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Evan Brown suddenly retired last week as the Madras High School athletic director, ending a 21-year career at the school.

MADRAS PIONEER FILE PHOTO
 - Before becoming the athletic director at Madras High School in 2012, Evan Brown was a successful varsity boys basketball coach for the White Buffalos, leading the squad to second- and fifth-place finishes in 1997 and '98. He won league coach of the year honors nine times across four classifications, and was the 1997 4A coach of the year.

Evan Brown suddenly retired last week as the Madras High School athletic director, ending a 21-year career at the school.

Brown, 59, was a physical education teacher and very successful varsity boys basketball coach at MHS from 1992 through 2007. He left the school after that year to be the athletic director at Cascade High School in Turner, Oregon, after being passed over for the athletic director job at MHS.

Brown would eventually leave Cascade to be the athletic director and head boys basketball coach at Stayton High School. He returned to Madras as athletic director prior to the 2014-15 year.

He has served as athletic director — and again as head basketball coach for three seasons, 2016-17 through 2018-19 — until suddenly retiring this week.

Brown said it was "time to slow down," embrace retirement and avoid "65-hour work weeks."

This year specifically, the position has been a very political one as the school district deals with COVID-19 policies. The Oregon School Activities Association (OSAA) gave school districts options on how they wanted to address Season 1. However, COVID protocols and safety were at the forefront. All districts in Central Oregon other than the Madras- and Bend-based district played short seasons of spring sports in a thrown-together regional league.

Madras decided not to complete, citing the desire to focus efforts on the many challenges coaches (as teachers) and students had with distance learning. MHS offered assorted practices during the fall season, choosing to wait to start competitive games with the OSAA-sanctioned winter season starting in December.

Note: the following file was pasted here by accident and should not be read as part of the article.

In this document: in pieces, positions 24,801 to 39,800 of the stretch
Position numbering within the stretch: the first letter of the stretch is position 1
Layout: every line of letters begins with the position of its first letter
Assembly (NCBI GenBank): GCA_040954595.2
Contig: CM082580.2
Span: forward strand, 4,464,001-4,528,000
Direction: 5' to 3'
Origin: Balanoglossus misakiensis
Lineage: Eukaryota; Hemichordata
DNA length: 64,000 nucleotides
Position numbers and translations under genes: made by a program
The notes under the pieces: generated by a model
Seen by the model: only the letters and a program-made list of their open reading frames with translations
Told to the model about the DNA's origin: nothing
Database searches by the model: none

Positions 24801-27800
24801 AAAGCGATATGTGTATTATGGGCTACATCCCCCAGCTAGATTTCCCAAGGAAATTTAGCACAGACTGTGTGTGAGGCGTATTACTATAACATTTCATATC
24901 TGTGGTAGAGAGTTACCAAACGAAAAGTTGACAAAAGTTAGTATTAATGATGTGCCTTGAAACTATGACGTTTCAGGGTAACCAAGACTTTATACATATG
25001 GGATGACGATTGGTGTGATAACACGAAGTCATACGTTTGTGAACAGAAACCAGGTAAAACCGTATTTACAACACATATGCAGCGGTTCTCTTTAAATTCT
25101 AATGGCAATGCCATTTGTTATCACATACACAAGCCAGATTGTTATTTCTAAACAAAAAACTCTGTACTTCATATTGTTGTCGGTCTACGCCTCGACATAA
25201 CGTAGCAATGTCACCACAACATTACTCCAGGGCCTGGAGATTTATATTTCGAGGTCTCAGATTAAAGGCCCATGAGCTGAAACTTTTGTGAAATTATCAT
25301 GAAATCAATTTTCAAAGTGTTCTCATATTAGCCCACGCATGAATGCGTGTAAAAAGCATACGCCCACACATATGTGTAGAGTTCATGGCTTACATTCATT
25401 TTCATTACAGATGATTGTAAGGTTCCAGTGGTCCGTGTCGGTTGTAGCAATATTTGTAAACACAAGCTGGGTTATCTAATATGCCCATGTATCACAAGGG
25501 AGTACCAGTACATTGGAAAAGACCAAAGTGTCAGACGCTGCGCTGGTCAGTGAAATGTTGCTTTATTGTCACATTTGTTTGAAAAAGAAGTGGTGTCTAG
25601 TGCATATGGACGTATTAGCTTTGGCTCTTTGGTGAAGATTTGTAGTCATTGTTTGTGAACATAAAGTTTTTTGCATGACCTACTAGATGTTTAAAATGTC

The decision to not compete this fall, and a perceived lack of organization and effort by some program coaches, disappointed many athletes and parents. Tempers flared a bit at an Oct. 5 parents' meeting on the topic. Several parents spoke at the Oct. 12 school board meeting, citing their disappointment that a more structured program wasn't adopted, and that MHS didn't participate in with the fall "league" of Central Oregon schools.

"COVID has polarized the entire nation and it has trickled down (to communities)," said Brown, following his retirement.

Brown didn't pin the fallout from the school's fall season decision, and disgruntled parents, as forcing the retirement, but he did say "maybe it was time for someone else."

Brown said his retirement was completely his decision and he was not asked to leave.

509-J Superintendent Ken Parshall said, "We are very grateful for Evan's 39 years of service to athletics and his many years serving student athletes and supporting coaches here in Jefferson County."

Parshall said a temporary plan will be put in place to support athletics through the rest of this year. The position of athletic director will be posted in December with a start date of the beginning of the next school year.

Margaret Sturza, the MHS athletic director from 1994 through 2007 and a member of the Oregon Athletic Directors Hall of Fame, was sad to hear of Brown's retirement. The two had worked closely over the years.

"He is an excellent AD, always putting kids first.  He is also a great mentor to the coaches. He is a problem-solver and a lifetime learner. He is always seeking ways to be a better AD, teacher and coach," said Sturza. "The school district and Madras High has been a better place because of him and will not be the same without him.  He will leave very big shoes to fill." 

Decorated career

Before becoming an athletic director, Brown had forged a highly respected reputation as a basketball coach.

At Madras and at other stops, he earned league coach of the year honors nine times, spanning the 2A, 3A, 4A and 5A divisions. He earned one state coach of the year honor in the 4A division after leading the White Buffalos to second place in the 1997 state tournament. The following year, his squad took fifth at the tournament.